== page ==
THE $50,000 Flying Sprint at Gundagai on November 15 is the target for the Greg McFarlane-trained Clear The Beach after his easy win in the Muswellbrook Coal Company Bowman Sprint (900m) at Muswellbrook's Melbourne Cup day meeting.
That was the second leg of a winning double for McFarlane after claiming the Bengalla Mining Maiden (1000m) with Miss Devinci while his other runner, Jay 'N' Jay, ran second, at $26, in the BJ's Workwear Maiden (1280m).
All three were resuming.
Clear The Beach, the second favourite and ridden by Aaron Bullock, was never extended in winning by a length from the $3 favourite Roman Typhoon (Greg Ryan) with the Stephen Gleeson-trained $51 chance Pippi's Pride a further one and a half lengths away third.
"Gee he is fast," Bullock said to McFarlane on returning to scale.
"Once I let him go coming to the turn I knew it was all over."
The race at Gundagai looks perfect for him, according to McFarlane.
"He won two Saturday races at Rosehill as a younger horse but then had a setback."
This will not be the first time McFarlane has headed south with the horse.
In May he took the horse to Wagga for the Town Plate on the first day of that club's cup carnival but ran second last and was given a freshen up.
He then ran second in the Lightning at Taree before being another break leading into this race.
GOSFORD trainer Adam Duggan was prepared to pay $80,000 for Miss Valbonne as a yearling despite the fact she was only tiny.
"I was prepared to over-look her lack of height because she was just such a nice horse and so well put together," Duggan said.
Miss Valbonne lived up to the trainer's hopes when she fought back in the straight to win the Mt Arthur Coal Three-Year-Old Maiden (1000m), beating Maningrida by half a neck.
"She has the best attitude of any horse I have ever trained and I think she is going to develop into a nice horse," Duggan said.
"After her first start back in February I turned her because she was so tiny and she grew quite a bit."
Ashley Morgan settled her in sixth place on the fence, went three wide on the turn then settled down to hold off Maningrida in the last 100m.
THE Gosford-trained five-year-old Miss Devinci (Qin Yong) resumed from a lengthy spell to win the Bengalla Mining Maiden (1000m) at her just her fifth start.
"She took a long time to mature so we were prepared to take our time with her," trainer Greg McFarlane said.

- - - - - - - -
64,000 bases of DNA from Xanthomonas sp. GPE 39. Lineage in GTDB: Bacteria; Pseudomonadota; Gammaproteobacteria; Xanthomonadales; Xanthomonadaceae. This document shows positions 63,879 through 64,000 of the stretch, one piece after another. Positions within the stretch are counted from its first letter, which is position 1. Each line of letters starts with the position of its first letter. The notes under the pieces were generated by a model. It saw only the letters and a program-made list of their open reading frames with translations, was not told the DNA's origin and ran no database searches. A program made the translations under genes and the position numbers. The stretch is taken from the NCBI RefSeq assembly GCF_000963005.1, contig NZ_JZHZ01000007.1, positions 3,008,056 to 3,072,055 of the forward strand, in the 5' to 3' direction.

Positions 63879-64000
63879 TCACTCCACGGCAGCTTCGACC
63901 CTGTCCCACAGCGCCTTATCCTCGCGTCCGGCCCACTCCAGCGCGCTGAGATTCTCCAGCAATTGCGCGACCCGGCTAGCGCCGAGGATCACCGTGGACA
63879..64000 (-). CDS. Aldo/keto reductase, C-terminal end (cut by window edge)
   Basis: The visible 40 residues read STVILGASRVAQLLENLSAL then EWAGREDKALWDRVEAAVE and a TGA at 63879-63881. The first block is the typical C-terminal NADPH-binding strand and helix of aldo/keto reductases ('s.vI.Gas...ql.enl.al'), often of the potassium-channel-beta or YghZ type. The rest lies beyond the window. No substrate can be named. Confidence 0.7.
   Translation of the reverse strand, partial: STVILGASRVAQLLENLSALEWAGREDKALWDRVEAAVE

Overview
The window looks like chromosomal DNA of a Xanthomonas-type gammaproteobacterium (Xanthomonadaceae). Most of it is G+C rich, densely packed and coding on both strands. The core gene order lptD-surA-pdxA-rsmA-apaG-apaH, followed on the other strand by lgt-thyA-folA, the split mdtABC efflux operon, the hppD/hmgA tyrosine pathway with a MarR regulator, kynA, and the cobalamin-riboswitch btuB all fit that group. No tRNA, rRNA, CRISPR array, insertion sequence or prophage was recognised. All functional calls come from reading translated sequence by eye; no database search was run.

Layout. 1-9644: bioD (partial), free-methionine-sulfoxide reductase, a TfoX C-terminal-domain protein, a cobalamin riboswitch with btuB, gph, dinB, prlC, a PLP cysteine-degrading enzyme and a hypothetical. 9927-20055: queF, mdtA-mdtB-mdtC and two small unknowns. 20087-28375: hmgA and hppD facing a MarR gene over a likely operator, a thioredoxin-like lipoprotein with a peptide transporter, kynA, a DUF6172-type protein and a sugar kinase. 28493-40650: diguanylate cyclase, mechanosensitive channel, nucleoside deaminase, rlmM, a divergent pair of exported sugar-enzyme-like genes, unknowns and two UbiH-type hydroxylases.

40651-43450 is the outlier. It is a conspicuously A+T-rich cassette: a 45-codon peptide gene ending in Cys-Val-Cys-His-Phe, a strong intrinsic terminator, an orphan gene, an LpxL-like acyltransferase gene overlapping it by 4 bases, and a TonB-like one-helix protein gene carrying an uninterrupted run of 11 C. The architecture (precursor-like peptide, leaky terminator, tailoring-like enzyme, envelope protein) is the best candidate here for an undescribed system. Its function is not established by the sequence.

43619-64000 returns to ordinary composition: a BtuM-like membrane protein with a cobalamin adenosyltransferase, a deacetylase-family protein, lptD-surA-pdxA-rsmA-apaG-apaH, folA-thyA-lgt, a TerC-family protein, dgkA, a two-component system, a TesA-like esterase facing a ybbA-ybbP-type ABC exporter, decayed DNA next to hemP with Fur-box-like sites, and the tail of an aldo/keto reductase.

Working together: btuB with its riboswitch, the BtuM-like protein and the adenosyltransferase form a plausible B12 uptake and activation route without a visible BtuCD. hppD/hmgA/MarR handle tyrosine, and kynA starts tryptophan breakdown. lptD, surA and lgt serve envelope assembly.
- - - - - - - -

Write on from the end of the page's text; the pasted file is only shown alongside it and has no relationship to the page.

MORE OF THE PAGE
"I have always thought she would develop into a provincial class horse so we might head that way with her now."
Yong allowed Miss Devinci to settle in the lead on the fence early then got involved in a three-way battle for the lead.
Halfway down the straight she shook off the challengers to go on and win by one and a half lengths from More Than A Samba.
YOUNG Warwick Farm trainer Richard Litt, who trained Castelvecchio to run second in the Cox Plate, landed a more modest prize when Joe's Joy held on to win the Muswellbrook shire Council Mayors Cup (1750m).
Litt was not in attendance instead opting for the Hawkesbury meeting.
"Richard placed that horse perfectly win this race," winning jockey Aaron Bullock said.
"That is her level.
"I thought she was going to win easily but she plateaued before the line then just stuck on."
Joe's Joy, the $2.20 favourite, hung on to beat the Stephen Gleeson-trained outsider Constantine (Serg Lisnny) which flew from last at the turn.
IT has taken Jason Deamer to achieve what two high-profile city trainers could not when the Pierro mare Constanzia (Greg Ryan) won the BJ's Workwear Maiden (1280m).
Dynamic Syndications and Gai Waterhouse paid $120,000 for her at 2017 Gold Coast Yearling sale.
Waterhouse and Adrian Bott gave her one run for a fifth in a Muswellbrook maiden before she was switched to Ciaron Maher and David Eustace for a fifth in a Scone maiden.
It was after that failure that connections sent her to Deamer.
"I get the rejects and my job is to get them going," he said.
"She has had two starts for me for a third at Port Macquarie and this win."
Greg Ryan let her settle three wide outside the leaders including Jay 'N' Jay then in the straight fought off that horse to win by a short neck.
"She is going to be better over more ground," Ryan said.
SPARKS will never get to the level of his younger brother Bivouac, the winner of the Golden Rose in September, but helped recoup his purchase price for trainer Les Tilley by winning the Bowel Cancer - Do The Test Class One (1450m).
And, the win was extra special for jockey Rachael Murray who was responsible for the horse going to Tilley.
"I rode him one day at Kembla and he turned in a bad run and the owner and trainer said they were going to get rid of him," she explained.
"I asked if they could wait while I told Les about him.
"I have always liked the horse and I thought Les could get the best out of him and he trusted my judgement and bought him."
That was the horse's fifth run for Tilley and a change of tactics, with Murray electing to lead all the way to win by half a length from Pinup Miss.
And, Tilley elected to go fishing rather than watch the race, leaving it up to his son Jamie to saddle up.
"Dad works hard and deserves a holiday," he said.